The Influence of Self and Social Image Concerns on Lying

31 Pages Posted: 4 Aug 2020 Last revised: 8 Mar 2021

See all articles by Zvonimir Bašić

Zvonimir Bašić

Max Planck Institute for Research on Collective Goods

Simone Quercia

University of Bonn

Date Written: March 8, 2021


We investigate the influence of self and social image concerns as potential sources of lying costs. In a standard die-rolling experiment, we exogenously manipulate self-awareness and observability, which mediate the focus of a person on their private and public selves, respectively. First, we show that an increase in self-awareness has no effect on reporting private information. This suggests that self-image concerns may be less important than previously hypothesized in the literature on lying costs. Second, we show that increasing subjects' observability, while still maintaining private information, significantly decreases the subjects' reports. We finally show in a survey experiment that respondents believe that the likelihood of a lie increases with the reported outcome and attribute negative traits to people who make high reports. This further supports reputational concerns as the explanation behind the results of our social image treatment.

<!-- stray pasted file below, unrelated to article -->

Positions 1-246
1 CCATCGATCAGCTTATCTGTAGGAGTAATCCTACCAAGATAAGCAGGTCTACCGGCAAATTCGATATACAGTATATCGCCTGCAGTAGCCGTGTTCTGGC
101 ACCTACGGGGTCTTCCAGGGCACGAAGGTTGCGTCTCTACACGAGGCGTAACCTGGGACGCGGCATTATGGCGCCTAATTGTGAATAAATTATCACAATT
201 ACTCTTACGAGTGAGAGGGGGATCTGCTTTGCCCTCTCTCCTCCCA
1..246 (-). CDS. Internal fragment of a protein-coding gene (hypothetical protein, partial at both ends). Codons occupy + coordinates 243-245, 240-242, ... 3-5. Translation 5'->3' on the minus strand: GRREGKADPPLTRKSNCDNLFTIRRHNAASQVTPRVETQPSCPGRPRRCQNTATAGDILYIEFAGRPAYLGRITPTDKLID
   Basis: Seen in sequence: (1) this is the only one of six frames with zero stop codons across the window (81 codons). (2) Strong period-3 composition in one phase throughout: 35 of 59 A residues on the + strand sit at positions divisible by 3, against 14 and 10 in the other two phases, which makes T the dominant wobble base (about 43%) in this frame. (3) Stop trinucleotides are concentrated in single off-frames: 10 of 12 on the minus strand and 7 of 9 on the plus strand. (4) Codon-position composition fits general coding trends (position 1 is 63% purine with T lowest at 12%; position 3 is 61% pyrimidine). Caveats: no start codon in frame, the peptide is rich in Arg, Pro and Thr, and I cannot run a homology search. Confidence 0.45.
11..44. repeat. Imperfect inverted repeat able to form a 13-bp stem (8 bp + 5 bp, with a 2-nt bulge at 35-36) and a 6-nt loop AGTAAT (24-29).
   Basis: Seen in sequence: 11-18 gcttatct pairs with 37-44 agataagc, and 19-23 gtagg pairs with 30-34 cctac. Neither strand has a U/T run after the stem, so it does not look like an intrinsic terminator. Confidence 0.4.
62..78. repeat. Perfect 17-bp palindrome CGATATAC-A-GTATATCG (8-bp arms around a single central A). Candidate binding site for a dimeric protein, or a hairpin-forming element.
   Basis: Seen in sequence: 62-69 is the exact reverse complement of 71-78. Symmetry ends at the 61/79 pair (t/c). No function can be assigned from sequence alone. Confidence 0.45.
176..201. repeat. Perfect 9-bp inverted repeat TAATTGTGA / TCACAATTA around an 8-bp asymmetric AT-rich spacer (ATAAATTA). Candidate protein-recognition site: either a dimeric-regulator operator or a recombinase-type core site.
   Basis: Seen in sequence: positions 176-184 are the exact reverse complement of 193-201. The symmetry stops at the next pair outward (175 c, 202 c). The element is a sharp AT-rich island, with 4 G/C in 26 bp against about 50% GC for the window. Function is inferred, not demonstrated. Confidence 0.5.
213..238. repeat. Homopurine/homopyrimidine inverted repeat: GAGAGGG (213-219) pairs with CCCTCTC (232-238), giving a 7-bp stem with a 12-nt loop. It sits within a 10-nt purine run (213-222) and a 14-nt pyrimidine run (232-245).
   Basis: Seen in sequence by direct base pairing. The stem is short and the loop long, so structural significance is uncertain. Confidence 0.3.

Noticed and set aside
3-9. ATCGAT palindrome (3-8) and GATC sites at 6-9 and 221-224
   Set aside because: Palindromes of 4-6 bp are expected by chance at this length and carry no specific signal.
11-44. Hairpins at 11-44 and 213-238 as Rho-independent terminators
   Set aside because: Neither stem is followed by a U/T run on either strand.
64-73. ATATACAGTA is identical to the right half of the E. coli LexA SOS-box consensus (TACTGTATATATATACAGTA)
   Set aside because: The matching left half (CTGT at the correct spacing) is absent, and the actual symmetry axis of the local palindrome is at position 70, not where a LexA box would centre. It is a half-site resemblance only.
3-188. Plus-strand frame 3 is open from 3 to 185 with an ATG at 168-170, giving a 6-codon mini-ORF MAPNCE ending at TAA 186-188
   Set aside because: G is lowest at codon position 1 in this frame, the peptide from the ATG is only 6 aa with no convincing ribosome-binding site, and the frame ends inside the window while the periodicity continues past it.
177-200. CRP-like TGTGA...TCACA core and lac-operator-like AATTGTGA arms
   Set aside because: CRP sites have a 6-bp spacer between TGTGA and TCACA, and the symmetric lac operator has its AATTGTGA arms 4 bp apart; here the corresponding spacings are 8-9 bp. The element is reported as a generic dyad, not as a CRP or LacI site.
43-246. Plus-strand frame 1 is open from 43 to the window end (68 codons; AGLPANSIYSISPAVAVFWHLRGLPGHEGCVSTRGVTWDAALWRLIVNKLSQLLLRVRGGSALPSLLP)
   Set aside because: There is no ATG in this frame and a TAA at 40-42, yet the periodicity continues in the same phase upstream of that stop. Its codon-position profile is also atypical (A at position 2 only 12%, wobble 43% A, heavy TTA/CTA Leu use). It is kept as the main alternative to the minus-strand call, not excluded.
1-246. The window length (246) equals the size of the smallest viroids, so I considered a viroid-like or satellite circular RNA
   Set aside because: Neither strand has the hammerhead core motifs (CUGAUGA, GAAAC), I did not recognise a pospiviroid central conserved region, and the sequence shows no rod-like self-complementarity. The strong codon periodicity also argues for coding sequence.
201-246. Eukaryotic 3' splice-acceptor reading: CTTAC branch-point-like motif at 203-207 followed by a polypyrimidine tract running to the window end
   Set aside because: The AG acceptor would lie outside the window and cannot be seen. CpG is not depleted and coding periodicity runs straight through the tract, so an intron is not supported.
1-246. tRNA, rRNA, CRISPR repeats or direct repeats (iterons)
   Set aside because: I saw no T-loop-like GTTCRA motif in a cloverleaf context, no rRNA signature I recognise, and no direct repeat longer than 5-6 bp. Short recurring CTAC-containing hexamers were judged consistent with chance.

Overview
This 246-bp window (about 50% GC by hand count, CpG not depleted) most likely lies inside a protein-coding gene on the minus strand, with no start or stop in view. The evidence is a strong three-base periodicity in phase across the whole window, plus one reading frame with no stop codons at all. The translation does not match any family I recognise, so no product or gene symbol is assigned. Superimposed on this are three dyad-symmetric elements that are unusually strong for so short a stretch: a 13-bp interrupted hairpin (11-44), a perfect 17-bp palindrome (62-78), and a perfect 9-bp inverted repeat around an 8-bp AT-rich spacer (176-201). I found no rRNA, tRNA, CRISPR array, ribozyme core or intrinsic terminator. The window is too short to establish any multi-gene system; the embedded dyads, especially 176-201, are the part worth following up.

Keywords: honesty, truth-telling, lying, private information, self-image concerns, social image concerns, reputation

JEL Classification: C91, D63, D82, D91

Suggested Citation

Bašić, Zvonimir and Quercia, Simone, The Influence of Self and Social Image Concerns on Lying (March 8, 2021). MPI Collective Goods Discussion Paper, No. 2020/18, Available at SSRN: or

Zvonimir Bašić (Contact Author)

Max Planck Institute for Research on Collective Goods ( email )

Kurt-Schumacher-Str. 10
D-53113 Bonn, 53113


Simone Quercia

University of Bonn ( email )

Institute for Applied Microeconomics
Adenauerallee 24 - 42
Bonn, 53113

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